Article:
Mom may have worried about you getting the vitamins you needed
when you were a child (remember those Flintstone's chewables?), but who's
keeping track of your essential vitamins and other nutrients now that you're
getting older? As we age, our dietary requirements change, and we're also more
focused on the diseases and disorders that accompany aging -- conditions that
getting the right nutrients may help to prevent.
So if you're in your 40s, 50s, or 60s, with things like
menopause, retirement, and creaky bones looming a little larger in your daily
life than they did in your 20s and 30s, what vitamins should you be getting to
make the most of your health? And how should you be getting them -- on your
plate or in a handy supplement?
When Nancy Levitt's mother was first diagnosed with dementia 14 years ago at age 78, the doctor told her she could safely drive to familiar places. But Levitt, 61, who volunteers at UCLA's Center on Aging in Los Angeles, was still nervous. Unexplained nicks and dents started appearing on her mother's car. She forgot where she parked. Levitt tried to discuss driving safety with her mother, but she angrily denied there was a problem. Then, she would forget their talks about driving altogether.
Osteoporosis, the bone-thinning disease that most commonly
affects postmenopausal women, results from bones that have lost calcium and
"Osteoporosis has reached epidemic proportions in the
U.S.," says Wendy Demark-Wahnefried, PhD, RD, associate professor of
surgery and director of the Cancer Prevention, Detection and Control Research
Program at Duke University. "There's a variety of reasons for that: We get
too little calcium in our diets, for one, and we don't get enough
If you're over 55 -- and especially if you're a woman -- you're
likely to be at risk for osteoporosis, since 55% of people in this age group
have low bone mass - a thinning of the bones. Men shouldn't ignore their
calcium intake either: 20% of osteoporosis sufferers are male. "Getting
sufficient calcium as we age is critical, especially for women but also for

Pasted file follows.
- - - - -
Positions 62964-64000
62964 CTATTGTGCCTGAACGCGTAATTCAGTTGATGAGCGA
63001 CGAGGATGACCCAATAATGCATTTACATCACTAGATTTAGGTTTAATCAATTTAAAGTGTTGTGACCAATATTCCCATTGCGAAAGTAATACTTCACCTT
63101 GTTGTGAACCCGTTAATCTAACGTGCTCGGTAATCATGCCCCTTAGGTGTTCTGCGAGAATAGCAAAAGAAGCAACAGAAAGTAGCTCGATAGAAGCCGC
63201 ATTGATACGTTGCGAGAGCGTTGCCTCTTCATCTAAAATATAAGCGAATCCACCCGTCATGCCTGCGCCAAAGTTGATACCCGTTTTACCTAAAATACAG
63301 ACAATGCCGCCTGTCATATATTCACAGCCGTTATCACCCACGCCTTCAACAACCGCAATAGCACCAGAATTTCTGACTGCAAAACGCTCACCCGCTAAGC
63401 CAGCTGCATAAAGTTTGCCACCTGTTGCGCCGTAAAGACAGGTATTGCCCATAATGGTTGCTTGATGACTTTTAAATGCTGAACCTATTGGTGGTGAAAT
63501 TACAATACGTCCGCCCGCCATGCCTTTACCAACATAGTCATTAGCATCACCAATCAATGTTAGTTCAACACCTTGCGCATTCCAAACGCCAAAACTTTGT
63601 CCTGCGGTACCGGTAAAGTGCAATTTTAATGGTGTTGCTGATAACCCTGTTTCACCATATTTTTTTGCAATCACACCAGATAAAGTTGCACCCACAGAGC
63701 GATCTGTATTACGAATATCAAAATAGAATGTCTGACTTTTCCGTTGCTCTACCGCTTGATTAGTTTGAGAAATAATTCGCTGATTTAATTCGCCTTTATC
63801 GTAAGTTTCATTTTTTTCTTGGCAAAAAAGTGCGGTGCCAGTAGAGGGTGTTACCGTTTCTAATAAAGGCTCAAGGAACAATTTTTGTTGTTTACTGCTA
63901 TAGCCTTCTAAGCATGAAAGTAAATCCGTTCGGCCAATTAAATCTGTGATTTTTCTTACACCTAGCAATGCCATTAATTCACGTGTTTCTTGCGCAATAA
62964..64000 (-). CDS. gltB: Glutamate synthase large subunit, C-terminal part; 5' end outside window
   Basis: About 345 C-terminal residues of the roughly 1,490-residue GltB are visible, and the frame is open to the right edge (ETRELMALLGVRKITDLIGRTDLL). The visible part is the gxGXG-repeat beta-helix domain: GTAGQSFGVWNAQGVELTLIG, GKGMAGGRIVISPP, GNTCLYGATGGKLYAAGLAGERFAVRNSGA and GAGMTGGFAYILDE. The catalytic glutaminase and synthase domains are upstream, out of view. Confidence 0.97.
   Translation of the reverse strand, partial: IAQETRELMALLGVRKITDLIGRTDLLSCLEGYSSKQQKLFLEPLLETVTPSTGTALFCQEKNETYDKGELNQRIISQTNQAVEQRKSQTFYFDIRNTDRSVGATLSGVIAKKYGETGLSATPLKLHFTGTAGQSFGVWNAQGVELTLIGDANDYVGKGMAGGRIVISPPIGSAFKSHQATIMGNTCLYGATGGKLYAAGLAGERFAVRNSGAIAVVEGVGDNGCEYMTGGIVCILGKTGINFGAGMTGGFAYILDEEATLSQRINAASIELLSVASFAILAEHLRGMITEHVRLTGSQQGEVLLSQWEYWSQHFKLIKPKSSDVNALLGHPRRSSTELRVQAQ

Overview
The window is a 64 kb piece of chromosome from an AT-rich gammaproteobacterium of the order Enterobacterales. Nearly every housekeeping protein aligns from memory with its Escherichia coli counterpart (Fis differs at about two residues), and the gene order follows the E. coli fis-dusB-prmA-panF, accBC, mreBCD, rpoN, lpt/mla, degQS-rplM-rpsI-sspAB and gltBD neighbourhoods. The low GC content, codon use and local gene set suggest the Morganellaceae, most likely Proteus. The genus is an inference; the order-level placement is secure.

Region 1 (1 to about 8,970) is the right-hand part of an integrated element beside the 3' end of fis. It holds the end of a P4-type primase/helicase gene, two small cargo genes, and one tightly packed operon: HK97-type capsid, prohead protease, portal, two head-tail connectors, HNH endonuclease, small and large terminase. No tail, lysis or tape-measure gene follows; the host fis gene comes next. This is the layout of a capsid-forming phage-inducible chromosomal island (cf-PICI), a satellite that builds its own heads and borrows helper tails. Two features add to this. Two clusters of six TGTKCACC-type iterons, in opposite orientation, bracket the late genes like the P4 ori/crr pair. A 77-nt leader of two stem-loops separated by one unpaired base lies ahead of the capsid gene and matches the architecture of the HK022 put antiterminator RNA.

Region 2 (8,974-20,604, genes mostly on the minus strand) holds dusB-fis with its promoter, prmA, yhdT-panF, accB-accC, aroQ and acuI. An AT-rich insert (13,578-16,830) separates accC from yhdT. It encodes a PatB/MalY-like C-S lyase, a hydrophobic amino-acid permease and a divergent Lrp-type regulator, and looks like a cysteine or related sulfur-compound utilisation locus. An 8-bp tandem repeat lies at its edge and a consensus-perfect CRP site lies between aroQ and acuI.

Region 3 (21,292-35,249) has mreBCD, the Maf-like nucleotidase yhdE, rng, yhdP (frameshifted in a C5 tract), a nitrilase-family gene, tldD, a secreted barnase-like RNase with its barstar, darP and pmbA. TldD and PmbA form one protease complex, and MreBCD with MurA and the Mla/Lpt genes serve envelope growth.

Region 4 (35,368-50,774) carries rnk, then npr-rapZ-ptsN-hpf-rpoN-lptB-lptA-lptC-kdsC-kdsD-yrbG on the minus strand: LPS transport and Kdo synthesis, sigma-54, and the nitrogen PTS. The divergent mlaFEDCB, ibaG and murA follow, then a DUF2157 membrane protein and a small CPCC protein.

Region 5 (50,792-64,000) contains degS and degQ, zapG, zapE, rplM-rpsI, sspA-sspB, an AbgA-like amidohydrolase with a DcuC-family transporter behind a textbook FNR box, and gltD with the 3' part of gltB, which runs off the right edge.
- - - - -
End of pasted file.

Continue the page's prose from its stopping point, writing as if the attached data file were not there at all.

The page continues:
men," Demark-Wahnefried says.
"Over the age of 50, women have an escalated rate of bone
loss," says Marianne Smith Edge, RD, president of the American Dietetic
Association. "The recommended daily value of calcium jumps to 1,200 mg
daily for women and men over 50. Obviously, first you should focus on calcium
sources within your diet, but calcium supplementation may be necessary to meet
your increased needs and prevent bone loss."
You can get your daily dose of calcium from milk and milk
products like yogurt; fish with bones that are eaten, like canned salmon or
sardines; broccoli; and juices and cereals that are fortified with calcium.
Don't Forget Your D
Vitamin D is calcium's indispensable partner. It's essential
for proper absorption of the calcium you get in your diet. But as we get older,
our ability to synthesize vitamin D in sunlight through our skin diminishes,
says Irwin Rosenberg, MD, professor and dean of the Friedman School of
Nutrition Science and Policy at Tufts University. "Therefore, our
dependence on dietary sources of Vitamin D goes up. We either have to get it
through our food, especially in the winter, or we have to get it through
Adults between 50 and 70 should be getting 400 IU
(international units, the measurement usually used on vitamin D labels) of D
per day. Once you're over 70, the recommendation goes up to 600 IU daily.
That's not always easy to get through dietary sources, which are primarily
fortified milk and cereals, liver, and fish. "As we age, D is one of those
vitamins I think we're unlikely to meet our needs for through diet alone,
especially during the winter months," says Rosenberg.